Way back in the days before Internet Messenger, I had an email conversation with a friend about the Back to the Future trilogy and time travel movies in general. In that conversation, he referenced an essay from All the Myriad Ways about time travel.

Fast forward to a couple weeks ago when I was pondering my excessive number of credits on paperbackswap.com, and I remembered that book. Someone had it, and it arrived in time for my latest trip to Juarez.

It’s a mixture of sci-fi short stories and essays, and includes one of the more famous and wittier essays in sci-fi history, Man of Steel, Woman of Kleenex, a frank and logical discussion of Superman’s potential sex life. One imagines that the writers of Superman II had read this essay.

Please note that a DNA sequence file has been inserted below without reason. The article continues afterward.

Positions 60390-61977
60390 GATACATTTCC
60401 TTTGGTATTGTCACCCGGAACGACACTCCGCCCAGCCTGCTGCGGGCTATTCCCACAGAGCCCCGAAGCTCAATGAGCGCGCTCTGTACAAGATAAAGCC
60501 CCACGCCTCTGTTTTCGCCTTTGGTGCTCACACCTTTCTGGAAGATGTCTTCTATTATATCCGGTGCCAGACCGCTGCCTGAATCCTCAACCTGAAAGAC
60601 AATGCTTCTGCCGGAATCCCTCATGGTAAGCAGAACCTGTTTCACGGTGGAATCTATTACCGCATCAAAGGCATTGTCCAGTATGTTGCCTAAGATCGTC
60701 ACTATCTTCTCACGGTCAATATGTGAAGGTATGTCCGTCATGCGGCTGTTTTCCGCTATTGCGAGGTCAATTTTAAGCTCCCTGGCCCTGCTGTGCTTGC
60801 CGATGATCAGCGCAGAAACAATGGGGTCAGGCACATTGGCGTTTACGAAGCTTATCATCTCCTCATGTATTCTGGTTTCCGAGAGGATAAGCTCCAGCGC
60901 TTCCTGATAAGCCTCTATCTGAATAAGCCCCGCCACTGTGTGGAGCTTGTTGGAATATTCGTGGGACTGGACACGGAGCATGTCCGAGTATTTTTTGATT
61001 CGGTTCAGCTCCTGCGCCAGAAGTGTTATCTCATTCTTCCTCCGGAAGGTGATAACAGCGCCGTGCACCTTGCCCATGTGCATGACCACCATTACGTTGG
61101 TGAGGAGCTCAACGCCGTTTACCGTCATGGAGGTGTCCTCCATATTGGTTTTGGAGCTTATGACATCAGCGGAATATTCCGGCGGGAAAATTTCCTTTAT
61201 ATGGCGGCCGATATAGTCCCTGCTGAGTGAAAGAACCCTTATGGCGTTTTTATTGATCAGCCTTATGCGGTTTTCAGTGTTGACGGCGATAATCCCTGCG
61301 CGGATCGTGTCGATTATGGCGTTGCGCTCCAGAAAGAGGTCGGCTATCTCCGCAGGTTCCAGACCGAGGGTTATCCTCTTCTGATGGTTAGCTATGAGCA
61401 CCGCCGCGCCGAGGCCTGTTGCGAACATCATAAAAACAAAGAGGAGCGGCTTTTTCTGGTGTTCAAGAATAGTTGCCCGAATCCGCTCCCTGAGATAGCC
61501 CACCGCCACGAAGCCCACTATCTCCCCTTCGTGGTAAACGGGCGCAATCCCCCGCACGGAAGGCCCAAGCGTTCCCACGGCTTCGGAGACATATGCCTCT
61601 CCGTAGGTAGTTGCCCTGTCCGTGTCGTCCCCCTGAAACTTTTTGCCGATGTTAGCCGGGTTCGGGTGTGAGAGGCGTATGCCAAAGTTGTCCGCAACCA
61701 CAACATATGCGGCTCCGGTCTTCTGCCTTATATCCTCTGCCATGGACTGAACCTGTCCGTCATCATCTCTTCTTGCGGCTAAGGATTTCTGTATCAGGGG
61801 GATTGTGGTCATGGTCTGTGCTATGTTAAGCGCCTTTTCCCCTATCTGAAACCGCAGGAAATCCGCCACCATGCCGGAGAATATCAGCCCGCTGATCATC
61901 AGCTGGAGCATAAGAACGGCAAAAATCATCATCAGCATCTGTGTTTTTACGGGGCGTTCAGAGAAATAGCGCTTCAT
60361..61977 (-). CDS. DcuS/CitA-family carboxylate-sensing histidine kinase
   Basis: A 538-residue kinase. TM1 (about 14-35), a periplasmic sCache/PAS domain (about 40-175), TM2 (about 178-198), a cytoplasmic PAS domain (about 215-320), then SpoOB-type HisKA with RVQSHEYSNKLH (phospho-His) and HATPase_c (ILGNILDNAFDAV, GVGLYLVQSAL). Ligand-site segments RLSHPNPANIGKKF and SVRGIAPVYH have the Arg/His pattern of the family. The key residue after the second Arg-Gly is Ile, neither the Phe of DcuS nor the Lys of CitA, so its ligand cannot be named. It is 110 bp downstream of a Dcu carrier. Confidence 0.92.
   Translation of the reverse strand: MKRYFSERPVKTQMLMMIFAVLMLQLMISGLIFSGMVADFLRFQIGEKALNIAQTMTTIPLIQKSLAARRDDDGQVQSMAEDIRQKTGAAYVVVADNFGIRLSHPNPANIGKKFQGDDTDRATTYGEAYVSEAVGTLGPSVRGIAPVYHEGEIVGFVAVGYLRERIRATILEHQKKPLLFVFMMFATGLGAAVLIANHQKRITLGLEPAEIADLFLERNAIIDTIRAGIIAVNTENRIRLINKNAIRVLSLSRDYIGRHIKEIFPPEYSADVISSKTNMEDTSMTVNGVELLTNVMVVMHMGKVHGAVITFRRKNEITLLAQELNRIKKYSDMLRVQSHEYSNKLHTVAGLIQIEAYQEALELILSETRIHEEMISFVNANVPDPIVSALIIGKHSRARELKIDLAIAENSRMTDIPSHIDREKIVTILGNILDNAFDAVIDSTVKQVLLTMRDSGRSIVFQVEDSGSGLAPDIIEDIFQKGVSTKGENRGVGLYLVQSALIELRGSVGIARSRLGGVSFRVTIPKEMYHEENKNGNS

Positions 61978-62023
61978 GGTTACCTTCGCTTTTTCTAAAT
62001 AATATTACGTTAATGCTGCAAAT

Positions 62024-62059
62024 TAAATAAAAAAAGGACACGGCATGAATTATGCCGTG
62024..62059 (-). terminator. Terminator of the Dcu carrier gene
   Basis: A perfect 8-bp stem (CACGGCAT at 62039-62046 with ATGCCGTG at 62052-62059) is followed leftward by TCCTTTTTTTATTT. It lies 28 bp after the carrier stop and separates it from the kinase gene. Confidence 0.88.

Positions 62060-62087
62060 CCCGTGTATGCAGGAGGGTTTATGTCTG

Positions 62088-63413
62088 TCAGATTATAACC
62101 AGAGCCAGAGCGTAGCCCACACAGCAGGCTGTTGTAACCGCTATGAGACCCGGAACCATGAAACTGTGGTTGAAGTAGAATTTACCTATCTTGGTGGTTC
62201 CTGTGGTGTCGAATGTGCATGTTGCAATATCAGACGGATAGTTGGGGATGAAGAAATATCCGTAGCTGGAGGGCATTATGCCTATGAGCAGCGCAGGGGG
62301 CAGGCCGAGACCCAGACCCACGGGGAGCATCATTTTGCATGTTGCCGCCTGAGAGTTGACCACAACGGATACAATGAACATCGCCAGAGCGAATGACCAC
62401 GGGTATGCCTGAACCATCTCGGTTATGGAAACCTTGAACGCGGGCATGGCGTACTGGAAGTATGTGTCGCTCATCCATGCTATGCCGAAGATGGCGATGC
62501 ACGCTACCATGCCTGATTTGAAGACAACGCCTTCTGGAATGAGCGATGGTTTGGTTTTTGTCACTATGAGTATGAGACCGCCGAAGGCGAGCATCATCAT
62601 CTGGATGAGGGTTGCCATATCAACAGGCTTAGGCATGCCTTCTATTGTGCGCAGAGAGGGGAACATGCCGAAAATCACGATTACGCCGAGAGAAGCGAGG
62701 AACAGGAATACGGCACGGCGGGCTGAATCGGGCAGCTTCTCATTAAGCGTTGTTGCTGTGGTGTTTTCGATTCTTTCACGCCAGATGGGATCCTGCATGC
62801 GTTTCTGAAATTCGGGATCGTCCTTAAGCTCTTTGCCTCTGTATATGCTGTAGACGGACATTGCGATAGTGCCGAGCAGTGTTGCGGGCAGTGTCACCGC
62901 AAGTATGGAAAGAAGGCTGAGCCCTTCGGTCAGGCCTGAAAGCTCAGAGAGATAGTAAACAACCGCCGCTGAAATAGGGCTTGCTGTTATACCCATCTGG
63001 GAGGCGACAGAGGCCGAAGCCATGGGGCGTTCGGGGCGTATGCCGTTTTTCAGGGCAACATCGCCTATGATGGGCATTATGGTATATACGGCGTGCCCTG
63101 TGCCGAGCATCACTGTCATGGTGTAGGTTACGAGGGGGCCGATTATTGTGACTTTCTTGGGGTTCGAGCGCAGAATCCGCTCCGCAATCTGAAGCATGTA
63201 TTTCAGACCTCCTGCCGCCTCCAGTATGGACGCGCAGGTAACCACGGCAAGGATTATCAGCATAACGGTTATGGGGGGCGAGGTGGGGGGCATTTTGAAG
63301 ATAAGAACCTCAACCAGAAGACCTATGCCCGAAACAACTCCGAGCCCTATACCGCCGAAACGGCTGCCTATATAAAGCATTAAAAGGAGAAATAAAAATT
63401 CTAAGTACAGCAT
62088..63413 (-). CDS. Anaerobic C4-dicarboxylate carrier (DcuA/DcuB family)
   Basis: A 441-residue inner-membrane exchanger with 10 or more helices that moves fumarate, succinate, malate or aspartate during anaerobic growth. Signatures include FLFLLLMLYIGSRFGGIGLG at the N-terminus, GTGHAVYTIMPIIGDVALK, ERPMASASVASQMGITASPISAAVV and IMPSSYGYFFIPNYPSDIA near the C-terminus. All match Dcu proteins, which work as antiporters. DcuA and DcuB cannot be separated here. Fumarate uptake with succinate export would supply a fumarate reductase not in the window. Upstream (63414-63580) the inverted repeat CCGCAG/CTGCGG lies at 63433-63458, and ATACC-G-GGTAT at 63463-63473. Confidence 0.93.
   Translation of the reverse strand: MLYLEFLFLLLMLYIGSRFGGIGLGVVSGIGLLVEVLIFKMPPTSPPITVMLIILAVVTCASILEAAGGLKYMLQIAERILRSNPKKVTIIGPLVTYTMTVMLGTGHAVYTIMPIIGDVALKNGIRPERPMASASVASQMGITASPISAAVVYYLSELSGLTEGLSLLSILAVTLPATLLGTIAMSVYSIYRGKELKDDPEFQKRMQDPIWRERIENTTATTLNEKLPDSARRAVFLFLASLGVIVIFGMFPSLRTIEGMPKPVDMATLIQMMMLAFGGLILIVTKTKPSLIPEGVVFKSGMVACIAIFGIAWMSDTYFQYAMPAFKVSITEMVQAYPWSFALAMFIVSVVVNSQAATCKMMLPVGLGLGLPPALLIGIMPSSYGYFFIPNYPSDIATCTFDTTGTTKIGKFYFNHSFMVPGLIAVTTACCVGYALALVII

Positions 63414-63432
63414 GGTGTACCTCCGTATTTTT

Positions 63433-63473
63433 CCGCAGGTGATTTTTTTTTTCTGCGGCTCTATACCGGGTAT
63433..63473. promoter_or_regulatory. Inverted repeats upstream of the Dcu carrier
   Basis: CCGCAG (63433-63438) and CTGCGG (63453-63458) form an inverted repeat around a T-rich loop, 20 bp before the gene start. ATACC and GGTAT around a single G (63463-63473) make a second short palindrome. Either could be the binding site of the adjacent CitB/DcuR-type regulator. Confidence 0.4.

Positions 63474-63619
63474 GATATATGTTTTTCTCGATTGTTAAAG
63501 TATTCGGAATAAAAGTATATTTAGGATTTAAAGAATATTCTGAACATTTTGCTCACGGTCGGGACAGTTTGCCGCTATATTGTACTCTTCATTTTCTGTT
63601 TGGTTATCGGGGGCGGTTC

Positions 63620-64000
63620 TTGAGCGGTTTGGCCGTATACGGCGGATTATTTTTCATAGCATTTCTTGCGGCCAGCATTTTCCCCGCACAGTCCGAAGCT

Ironically, the weakest essay of the bunch was the one on the various (fictional) theories of time travel. It was good to be sure, but missed some of the things we discussed in emails in 1999. Of course, the book was written sometime before 1971, but neither of the 1999 writers were purporting to be career science fiction writers describing an overview of all time travel theories.

The short stories were also well written and engaging, which almost makes up for the later Ringworld books.

Book Log – The Duke and I

The Duke and I by Julia Quinn

Okay, it was free. It came with my Palm Z22. I was stuck in a lab in Mexico with nothing to do, my books were elsewhere, my internet connection failed… it was just me, a Palm Z22, and several guys who didn’t speak english.

So, I read a romance novel.

It started off a little Jane Austinesque, sort of, but then deteriorated. My expectations were low, and they were met.